Chapter 1: Don’t think of a Household
In which Kelton posits “the most pernicious” myth we must overcome is the dogmatically indoctrinated belief that a Government’s finances are the same as a household, city, or State’s budget.
I recognize this chapter lays groundwork. Any critiques that follow are held in tentative abeyance – I have not “concluded” them, but document gut objections. Gutting gut objections is a substantial part of reading this book.
As the writing exercise goes, I will try to limit chapter reviews to 1000 words. A forced economy, one might say? Applying an arbitrary spending cap on my words? Can I abide, and what kind of deficit will I rack up at your expense? Maybe deficits don’t matter.
The Keltonian Revolution:
This first 25 pages elicit an eerily familiar trepidation in me.
At 18 I believed (give or take) that “The Bible was God’s word, and the Catholic Church was the One True Faith™.” But logical inconsistencies and tangible real-world evidence enticed me to consider alternatives I’d always been told to avoid. “What IF it’s just a book? What IF the Church is simply a human political organization, weaving a narrative to establish and preserve power? What IF not everything the Church does is perfect and devoted to my betterment and salvation?”
When I allowed myself to consider un-Catholic possibilities, and read from the “what if” perspective, rather than from the “This is what IS true, and anything that says different is demon sperm temptation,” I was free to draw conclusions. I could determine, for myself, that “1+1+1 = 3”, rather than “1+1+1 = eggplant” as the Church taught.
Kelton’s readers – whether they be “religious” as I was, or merely “patriotic,” “conservative,” or somehow “tribal” as every human is to some degree – will have to face her request for a similar perspectival inversion. It’s a big, scary ask. They will have to overcome overwhelming urges — to run for the familiar comfort deep economic indoctrination, or to avoid the work required to rethink a new paradigm. But nothing worthwhile comes without risk, and brighter futures live only where we get past our “Better to stay with the devil you know” logic, and strike out to improve the devil.
In reading chapter 1, I feel like I am looking at an optical illusion on the internet: “Look at these seven upside down paper plates. Look at the third one, and they’ll turn over.” Or, looking at the picture of a field of what appears to be rectangles, the caption says “This is a picture of 16 circles can you see them?”
Once you change the way you look at them it is true: the other image IS there, and it is difficult to go back to seeing it the other way.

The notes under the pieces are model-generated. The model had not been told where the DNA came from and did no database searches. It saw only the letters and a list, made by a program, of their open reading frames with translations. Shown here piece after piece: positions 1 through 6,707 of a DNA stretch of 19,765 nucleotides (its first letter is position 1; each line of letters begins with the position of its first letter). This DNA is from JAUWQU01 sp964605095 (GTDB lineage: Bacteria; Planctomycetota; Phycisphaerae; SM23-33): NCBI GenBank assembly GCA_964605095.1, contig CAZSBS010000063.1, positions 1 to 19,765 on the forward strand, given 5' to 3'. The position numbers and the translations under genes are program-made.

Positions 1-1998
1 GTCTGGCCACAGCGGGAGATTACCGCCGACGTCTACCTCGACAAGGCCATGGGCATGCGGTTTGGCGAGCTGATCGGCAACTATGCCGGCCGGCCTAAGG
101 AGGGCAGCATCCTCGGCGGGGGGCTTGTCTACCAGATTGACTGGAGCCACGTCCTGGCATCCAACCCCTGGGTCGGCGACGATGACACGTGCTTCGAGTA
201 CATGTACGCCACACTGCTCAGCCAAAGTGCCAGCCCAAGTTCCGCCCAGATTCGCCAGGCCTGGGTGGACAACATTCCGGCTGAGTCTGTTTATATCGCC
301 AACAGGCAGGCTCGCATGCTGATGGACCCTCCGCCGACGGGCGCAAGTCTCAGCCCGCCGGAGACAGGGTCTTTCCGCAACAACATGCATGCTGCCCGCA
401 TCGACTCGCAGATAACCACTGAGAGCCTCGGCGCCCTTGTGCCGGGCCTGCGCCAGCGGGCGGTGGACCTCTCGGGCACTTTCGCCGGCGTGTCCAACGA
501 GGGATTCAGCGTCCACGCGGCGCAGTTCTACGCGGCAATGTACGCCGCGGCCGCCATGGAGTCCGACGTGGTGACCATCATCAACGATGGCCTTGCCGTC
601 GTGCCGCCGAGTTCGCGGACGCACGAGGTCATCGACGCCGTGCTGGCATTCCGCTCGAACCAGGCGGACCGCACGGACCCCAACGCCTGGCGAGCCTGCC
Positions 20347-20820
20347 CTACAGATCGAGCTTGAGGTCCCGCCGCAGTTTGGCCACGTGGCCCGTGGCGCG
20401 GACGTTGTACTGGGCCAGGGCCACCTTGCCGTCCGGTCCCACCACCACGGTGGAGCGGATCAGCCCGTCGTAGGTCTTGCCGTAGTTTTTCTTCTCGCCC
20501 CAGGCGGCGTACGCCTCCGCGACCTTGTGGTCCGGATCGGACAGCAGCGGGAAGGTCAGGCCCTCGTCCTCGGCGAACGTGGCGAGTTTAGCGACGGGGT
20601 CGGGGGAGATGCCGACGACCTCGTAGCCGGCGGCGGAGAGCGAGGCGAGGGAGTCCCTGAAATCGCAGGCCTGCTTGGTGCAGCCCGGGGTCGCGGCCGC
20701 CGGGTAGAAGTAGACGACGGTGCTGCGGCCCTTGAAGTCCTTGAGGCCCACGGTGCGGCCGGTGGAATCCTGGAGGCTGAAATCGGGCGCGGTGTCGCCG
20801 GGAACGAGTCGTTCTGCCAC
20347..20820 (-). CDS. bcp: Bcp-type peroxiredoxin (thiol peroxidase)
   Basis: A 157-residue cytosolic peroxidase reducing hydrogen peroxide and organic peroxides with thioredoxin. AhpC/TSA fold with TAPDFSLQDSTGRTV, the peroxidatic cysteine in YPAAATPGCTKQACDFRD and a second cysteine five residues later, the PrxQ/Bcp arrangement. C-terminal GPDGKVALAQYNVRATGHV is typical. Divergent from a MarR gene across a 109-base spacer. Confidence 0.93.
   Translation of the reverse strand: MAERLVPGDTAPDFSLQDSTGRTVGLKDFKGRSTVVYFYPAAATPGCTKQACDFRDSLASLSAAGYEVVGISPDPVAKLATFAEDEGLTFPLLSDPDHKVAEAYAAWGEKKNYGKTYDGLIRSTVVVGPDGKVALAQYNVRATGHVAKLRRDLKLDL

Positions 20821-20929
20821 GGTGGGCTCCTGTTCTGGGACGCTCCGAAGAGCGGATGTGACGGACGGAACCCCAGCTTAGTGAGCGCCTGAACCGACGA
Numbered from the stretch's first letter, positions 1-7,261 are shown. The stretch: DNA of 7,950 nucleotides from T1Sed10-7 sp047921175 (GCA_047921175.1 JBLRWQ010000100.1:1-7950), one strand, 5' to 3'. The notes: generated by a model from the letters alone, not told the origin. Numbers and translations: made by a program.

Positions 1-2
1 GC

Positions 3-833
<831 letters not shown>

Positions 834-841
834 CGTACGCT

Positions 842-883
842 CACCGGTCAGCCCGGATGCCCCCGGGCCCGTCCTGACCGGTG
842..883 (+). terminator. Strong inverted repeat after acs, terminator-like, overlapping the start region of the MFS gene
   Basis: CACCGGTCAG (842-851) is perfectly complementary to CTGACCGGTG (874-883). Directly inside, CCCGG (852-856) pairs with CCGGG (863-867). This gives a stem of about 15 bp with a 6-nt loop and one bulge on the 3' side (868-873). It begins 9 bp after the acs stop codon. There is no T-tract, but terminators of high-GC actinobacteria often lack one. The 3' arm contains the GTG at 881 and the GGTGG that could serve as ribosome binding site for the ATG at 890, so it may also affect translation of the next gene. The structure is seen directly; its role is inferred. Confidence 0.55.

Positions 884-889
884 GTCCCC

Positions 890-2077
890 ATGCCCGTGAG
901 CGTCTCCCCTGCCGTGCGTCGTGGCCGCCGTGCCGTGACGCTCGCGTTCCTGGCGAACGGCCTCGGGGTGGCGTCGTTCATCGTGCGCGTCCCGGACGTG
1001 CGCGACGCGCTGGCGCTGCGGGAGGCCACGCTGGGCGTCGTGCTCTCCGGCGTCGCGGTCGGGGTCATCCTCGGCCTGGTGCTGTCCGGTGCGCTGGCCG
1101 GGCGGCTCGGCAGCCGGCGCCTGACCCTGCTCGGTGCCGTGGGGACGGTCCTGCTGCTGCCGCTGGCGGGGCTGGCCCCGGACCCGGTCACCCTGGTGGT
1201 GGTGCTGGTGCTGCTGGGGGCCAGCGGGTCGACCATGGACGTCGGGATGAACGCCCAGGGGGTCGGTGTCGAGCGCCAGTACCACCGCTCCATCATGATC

This is true, to bring us back to my original trepidation. What happens to us when we retrain ourselves to UNSEE all the things we have been trained to consider normal? Do fish suddenly understand water? Do Americans suddenly understand structural racism marinates every aspect of the society? Do people fearful of hell and an afterlife suddenly start living better here, now for those they love in this life?
Getting over the fear of changing perspective is precisely the mountain Kelton has to drag her readers over, and we’ll see if she understands this as …
Page 31: Goddammit! She writes that critics of Modern Monetary Theory (MMT) talk about it as an “auto-stereogram,” the two dimensional pictures which, when you change how you look at them, reveal a three-dimensional object.
She DOES know!
Again, I will slog on to chapter 2 and beyond, because I know that it was my willingness to challenge the orthodoxies of my Catholic upbringing which opened my mind to much broader horizons.
Is the Church happy I agreed to challenge its orthodoxies? About as happy as a nation with Monetary Sovereignty would be if I (and a few million of my closest friends) suddenly began doing all business in BitCoin. Which is to say, “Not thrilled.”
The powers that be do not like to see people opting out of their power. More on that, below.
Let’s take a quick gander at a few “myths” Kelton introduces and needs us to reconsider.
STAB vs. TABS
The old model of government monetary policy is mnemonically described at (TAB)S – Taxes and Borrowing Precede Spending. TABS is rhetorically, and pejoratively, linked to Margaret Thatcher. No government action can happen until we’ve taxed people to pay for it.
Kelton argues we need to invert to S(TAB) – Spending, (i.e. printing money and giving it to people who PRODUCE WHAT THE GOVERNMENT WANTS (my emphasis, her quote)), precedes taxing and borrowing. It is the act of printing and giving money to people that makes them taxable.